I had only one abiding thought - save energy. All endurance races are more about energy management than about speed and this would be especially true of the 42km. There were such a huge crowd, I hardly noticed the starting gun. Before I knew it, I was walking with the crowd, then striding, then jogging towards the start and once we managed to get out of the Stadium's tunnel everyone ran, each on their own pace. Aware of my injury, I reminded myself to run very conservatively so that I do not aggrevate it or trigger a pain too soon. I just needed to find my own pace, a rhythm that worked for me so that I could complete the marathon within the qualifying time.
Everything went well until I reached the 25km mark or so, the chronic injury to my left hip and back were painful enough to remind me that I needed to slow down even though I was already very slow. Later, I stopped at a First Aid station requesting for a panadol. They went all over searching for it and in the end, found none. Disappointed, I had no choice but to move on. Honestly, after 28km - the remaining kms were all a test of mental strength. 'Soul over Mind over Body'...why do I have to punish my poor body to go through this agony? Ha... the truth is during my entire running life, I've never considered myself a marathoner although I've completed several. I am just a runner, so I told myself. And I'll just keep running.
Then somewhere around my 35km mark, I thought I stumbled upon a small miracle. Instead of hitting the wall, I found myself counting down the last few kms...reciting my own poems and songs. I was running at my absolute limit that I've forgotten about the pain although I knew it was there. As the kms passed, I discovered that there was no small miracle - it was just Me.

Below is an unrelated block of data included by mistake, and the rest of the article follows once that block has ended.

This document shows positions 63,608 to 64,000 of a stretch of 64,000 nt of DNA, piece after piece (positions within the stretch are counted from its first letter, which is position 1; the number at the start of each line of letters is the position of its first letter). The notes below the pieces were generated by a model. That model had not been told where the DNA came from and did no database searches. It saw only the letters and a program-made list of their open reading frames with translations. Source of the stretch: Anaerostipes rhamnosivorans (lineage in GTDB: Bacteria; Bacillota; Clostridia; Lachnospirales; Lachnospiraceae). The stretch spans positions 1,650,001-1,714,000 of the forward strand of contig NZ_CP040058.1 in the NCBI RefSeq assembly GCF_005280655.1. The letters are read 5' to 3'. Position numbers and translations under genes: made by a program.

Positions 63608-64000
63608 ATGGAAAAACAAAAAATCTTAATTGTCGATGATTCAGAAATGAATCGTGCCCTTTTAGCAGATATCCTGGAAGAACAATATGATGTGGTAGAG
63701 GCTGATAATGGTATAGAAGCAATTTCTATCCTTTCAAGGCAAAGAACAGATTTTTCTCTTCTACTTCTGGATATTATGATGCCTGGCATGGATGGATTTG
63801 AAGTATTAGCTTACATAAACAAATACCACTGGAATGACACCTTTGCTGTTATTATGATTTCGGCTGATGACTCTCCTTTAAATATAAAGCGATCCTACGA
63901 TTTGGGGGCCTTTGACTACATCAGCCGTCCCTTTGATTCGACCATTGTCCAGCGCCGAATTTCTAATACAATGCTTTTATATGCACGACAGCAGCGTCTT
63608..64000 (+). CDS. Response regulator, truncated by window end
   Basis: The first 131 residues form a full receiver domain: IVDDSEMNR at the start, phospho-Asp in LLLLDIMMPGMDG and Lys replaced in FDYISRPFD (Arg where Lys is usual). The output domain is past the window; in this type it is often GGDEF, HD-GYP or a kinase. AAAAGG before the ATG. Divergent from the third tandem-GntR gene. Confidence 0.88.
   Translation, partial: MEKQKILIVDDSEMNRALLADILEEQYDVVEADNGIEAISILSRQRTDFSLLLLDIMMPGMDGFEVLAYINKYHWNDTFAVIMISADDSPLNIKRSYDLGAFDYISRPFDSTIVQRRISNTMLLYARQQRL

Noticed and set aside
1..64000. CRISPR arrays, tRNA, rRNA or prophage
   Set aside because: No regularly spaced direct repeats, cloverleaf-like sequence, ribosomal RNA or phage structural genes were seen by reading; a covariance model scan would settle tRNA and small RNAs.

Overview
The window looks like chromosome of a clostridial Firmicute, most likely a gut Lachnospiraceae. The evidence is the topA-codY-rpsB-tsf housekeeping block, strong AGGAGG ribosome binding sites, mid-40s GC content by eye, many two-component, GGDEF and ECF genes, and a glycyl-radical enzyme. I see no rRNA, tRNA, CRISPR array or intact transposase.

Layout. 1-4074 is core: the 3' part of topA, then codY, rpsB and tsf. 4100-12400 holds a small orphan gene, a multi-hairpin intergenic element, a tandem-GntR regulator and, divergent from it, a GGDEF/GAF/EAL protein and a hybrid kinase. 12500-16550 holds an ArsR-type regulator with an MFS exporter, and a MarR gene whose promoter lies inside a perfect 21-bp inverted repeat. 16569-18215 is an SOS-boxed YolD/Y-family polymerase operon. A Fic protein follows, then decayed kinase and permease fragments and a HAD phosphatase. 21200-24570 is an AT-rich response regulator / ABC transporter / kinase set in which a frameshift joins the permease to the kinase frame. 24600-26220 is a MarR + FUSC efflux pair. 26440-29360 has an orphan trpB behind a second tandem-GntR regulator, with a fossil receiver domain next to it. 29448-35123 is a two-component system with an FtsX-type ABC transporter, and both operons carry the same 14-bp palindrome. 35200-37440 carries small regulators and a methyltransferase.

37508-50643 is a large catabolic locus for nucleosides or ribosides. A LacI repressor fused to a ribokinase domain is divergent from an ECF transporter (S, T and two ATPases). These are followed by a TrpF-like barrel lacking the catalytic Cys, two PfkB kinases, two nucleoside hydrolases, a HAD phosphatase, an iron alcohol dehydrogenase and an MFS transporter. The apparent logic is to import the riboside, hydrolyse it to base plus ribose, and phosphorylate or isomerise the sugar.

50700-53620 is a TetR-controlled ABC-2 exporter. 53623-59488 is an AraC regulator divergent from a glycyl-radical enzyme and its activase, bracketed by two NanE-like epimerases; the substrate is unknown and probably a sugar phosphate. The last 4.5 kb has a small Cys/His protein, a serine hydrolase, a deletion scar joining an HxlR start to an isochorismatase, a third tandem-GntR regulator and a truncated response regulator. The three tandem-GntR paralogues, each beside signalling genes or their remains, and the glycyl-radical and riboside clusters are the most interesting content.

I was quite relieved when I saw the distance marker at 38km. At this point, my confidence soared...I passed more than one runner who has left his sprightly legs behind and ran side by side with a weary Irish guy. His body language signalled to me that we should stick to the pace and run together for the remaining 3km. We did just that and trotted towards the sign which wrote Estadio de Macau. As we entered into the stadium, I heard the voice of Whitney Houston's "One Moment In Time". A warm feeling of happiness and euphoria swept through me and I did my final swing straight to the finishing line, wondering about my time..
Time? Sometimes, the watch is the real distraction (wondered why I wore one?). 4hours 21mins be respected. I received my hard earned medal, a finisher tee, bath towel from the Event organizers and then, a hug, a kiss and a pat on the back from John who was there to welcome me.
John did very well and clocked his second best time of 3hours 38mins. Yes, he wore his Santa's cap and had the crowd cheering him along the way, "Go! Santa, Go!". Indeed, he jingled all the way.
Upon completion, the feeling is still good as all athletes would know. I was completely exhausted or perhaps about to collapse to sleep, yet still have the strength to smile and beam proudly and bend down to unlace the shoes and remove the chip even though my legs were stiff with lactic acid.
At the finishing site, I paused and looked around me and saw that not was I amongst a group of marathoners, but I was actually one of them. Whether I clocked a sub 4 or sub 5 - I am not just a runner, I am a marathoner. After so many years of running, I finally realized that "being real" is simply a matter of looking inside myself and finding myself waiting there.